The Great Infrastructure Boondoggle of 2019
With a bipartisan $2 trillion plan to fix all the things, what could go wrong?
Bipartisanship has returned to the nation’s capital. And that’s bad news.
President Donald Trump, House Speaker Nancy Pelosi, and Senate Minority Leader Chuck Schumer emerged from a White House meeting Tuesday to announce a $2 trillion infrastructure package. The $2 trillion price tag is significantly more than the Fixing America’s Surface Transportation (FAST) Act, passed in 2015 during the Obama administration and which provides $305 billion over a five-year period ending in 2020.
So, now that they’ve thrown a dollar figure out there, we can expect crumbling bridges to be repaired, new super-highways to span the country from coast to coast, the electrical grid to be protected, and broadband to reach into every American home, right?
Not so fast. Trump, Pelosi, and Schumer have no idea how they’re going to come up with the $2 trillion. As Yogi Berra once said, “It’s like déjà vu all over again.”
The editors at National Review write, “We have been here before, with Barack Obama and his ‘shovel-ready’ projects. The lesson of Obama’s failed stimulus bill — which was in considerable part an infrastructure program — is that doing things backwards does not work. Appropriations first, projects second, is as backwards as it can be. That’s apparent in both the specific successes and general failure of the Obama stimulus.”
Apparently, President Trump is open to raising the federal gas tax to pay for the plan, something supported by the U.S. Chamber of Commerce, many business leaders, and Democrats. But conservatives aren’t too keen on that idea. As White House adviser Kellyanne Conway said before the infrastructure powwow, “This president is the guy who lowers taxes.”
Republican voters may very well balk at a gas-tax increase. But here’s a compromise they might support: full funding for President Trump’s border wall in exchange for a fully funded infrastructure bill.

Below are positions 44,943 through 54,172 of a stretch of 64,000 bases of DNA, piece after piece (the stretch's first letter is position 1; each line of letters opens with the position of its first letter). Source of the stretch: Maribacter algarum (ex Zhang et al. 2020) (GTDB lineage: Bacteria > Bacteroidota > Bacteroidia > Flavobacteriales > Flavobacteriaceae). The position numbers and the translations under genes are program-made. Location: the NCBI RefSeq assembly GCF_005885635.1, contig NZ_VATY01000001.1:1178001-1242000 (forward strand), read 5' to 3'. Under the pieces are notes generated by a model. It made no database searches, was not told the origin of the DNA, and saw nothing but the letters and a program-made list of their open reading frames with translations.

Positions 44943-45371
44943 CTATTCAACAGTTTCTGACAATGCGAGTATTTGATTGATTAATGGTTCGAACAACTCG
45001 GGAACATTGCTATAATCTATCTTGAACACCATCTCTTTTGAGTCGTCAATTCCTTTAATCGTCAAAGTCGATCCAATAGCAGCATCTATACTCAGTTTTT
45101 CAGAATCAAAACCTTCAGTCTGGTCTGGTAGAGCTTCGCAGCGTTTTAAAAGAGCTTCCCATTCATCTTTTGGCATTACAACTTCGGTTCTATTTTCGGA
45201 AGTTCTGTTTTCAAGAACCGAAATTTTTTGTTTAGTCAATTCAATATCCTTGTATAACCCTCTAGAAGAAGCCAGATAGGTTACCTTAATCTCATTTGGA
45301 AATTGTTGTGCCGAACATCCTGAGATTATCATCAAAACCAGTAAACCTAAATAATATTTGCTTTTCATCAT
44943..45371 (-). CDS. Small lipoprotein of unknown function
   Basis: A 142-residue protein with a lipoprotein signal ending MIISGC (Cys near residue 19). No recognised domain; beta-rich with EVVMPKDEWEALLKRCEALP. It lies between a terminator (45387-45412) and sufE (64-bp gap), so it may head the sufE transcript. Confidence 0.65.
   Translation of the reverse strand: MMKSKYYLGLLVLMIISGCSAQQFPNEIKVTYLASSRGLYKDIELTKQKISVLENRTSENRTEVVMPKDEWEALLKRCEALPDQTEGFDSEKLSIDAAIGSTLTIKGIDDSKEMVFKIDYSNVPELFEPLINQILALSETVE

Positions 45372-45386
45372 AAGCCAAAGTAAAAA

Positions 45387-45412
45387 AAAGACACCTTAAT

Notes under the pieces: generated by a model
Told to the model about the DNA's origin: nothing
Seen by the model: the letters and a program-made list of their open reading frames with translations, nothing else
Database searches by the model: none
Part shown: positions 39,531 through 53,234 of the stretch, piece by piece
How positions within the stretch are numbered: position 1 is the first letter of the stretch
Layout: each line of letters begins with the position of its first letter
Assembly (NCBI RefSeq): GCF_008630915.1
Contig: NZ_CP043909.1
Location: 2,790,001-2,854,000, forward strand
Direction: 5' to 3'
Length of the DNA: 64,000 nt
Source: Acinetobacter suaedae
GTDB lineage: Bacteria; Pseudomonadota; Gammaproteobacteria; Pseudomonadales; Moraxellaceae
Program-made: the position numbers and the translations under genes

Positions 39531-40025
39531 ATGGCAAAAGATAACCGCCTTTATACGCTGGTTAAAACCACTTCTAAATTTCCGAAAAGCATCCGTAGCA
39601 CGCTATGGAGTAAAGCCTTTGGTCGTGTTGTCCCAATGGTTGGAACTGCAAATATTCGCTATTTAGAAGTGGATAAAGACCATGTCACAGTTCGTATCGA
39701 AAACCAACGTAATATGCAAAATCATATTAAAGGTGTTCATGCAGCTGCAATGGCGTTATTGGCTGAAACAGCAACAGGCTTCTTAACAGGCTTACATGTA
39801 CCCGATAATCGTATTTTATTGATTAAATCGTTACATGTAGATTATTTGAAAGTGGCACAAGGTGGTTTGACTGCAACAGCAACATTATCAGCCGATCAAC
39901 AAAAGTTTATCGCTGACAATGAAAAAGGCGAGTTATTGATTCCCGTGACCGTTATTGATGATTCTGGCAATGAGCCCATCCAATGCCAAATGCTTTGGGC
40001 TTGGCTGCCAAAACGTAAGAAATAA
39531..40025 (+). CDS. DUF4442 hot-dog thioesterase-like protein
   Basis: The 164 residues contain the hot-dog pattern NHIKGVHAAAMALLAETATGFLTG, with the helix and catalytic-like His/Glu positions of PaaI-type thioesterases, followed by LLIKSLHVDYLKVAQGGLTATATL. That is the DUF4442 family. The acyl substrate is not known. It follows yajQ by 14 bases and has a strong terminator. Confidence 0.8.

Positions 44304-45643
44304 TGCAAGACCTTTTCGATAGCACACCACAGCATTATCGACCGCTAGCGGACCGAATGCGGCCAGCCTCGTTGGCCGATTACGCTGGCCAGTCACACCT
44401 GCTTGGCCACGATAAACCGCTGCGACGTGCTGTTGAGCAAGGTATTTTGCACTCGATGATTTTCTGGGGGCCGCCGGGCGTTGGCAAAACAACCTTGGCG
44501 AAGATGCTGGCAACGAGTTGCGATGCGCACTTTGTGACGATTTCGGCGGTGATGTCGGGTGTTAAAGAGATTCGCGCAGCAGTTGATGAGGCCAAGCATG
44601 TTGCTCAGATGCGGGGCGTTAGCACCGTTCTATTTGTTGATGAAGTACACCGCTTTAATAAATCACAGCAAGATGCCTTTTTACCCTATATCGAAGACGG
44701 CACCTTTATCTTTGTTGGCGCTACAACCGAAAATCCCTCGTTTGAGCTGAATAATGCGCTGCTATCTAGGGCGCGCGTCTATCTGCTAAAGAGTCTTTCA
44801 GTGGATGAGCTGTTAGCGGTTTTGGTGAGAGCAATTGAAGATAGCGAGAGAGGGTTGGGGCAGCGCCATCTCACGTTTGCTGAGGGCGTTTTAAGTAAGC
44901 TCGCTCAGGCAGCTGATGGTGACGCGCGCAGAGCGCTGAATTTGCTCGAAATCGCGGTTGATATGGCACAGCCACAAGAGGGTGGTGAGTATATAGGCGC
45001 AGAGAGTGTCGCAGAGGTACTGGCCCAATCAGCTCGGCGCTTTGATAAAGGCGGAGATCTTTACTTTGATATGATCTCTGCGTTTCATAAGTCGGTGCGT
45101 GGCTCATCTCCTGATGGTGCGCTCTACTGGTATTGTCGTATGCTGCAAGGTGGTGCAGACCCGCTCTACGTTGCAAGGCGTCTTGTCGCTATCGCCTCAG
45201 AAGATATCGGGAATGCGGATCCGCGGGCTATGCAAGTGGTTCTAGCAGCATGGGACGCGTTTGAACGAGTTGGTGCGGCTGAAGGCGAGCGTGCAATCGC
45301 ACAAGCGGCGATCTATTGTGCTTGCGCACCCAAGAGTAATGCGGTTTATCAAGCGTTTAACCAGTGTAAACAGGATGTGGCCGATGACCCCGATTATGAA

For now, the pressure is on both parties to act. A wide range of business and labor organizations are unified in seeking a major infrastructure bill. In April, representatives from the North American Concrete Alliance and the National Association of Clean Water Agencies met with lawmakers to discuss infrastructure issues.
“A compromise could offer political benefits to both sides,” the Associated Press reports. “Trump’s re-election prospects are tied to a strong economy that would get another boost from new road and bridge projects. House Democrats have passed an array of bills that have gone nowhere in the GOP-controlled Senate.”
In the end, don’t expect Democrats to offer much of anything. Whenever they hold the purse strings on Capitol Hill, all they push for is more taxes and more spending (not that Republicans have been fiscally conservative in recent years either).
Christian Britschgi writes at Reason, “Unlike the president’s proposal — which initially was focused mostly on transportation projects, included relatively modest amounts of new federal spending, and contained a number of privatization and deregulatory provisions — Democrats’ plans have called for lots of new federal spending on a wide range of priorities that often stretch the definition of infrastructure.”
Some of the projects Democrats want are better suited for state and local governments, such as schools and housing. They also want Trump to undo some of the 2017 tax cuts.
Were Republicans unified, they might be able to put up a fight. But there’s already division among GOP lawmakers, including House Minority Leader Kevin McCarthy and House Minority Whip Steve Scalise, both of whom want government spending to be supplemented by public-private partnerships.
President Trump was on board with this idea initially, as well as putting more of the onus on state and local governments, but Juliegrace Brufke writes in The Hill that Trump, during his meeting with Pelosi and Schumer, “reportedly referred to his administration’s previous infrastructure plan, which called for public-private partnerships, as ‘so stupid’ and argued that he was never supportive of the model because ‘you get sued.’”
Our nation has serious problems with its roads, bridges, and electrical grid. But this half-baked agreement has all the markings of another government boondoggle bankrolled by the American taxpayer — through more major debt.
Conservatives in Congress must pressure President Trump to get something substantive from Democrats right here and right now in exchange for all the infrastructure pork they’re going to take home to their districts.
Until that happens, watch out for those potholes.
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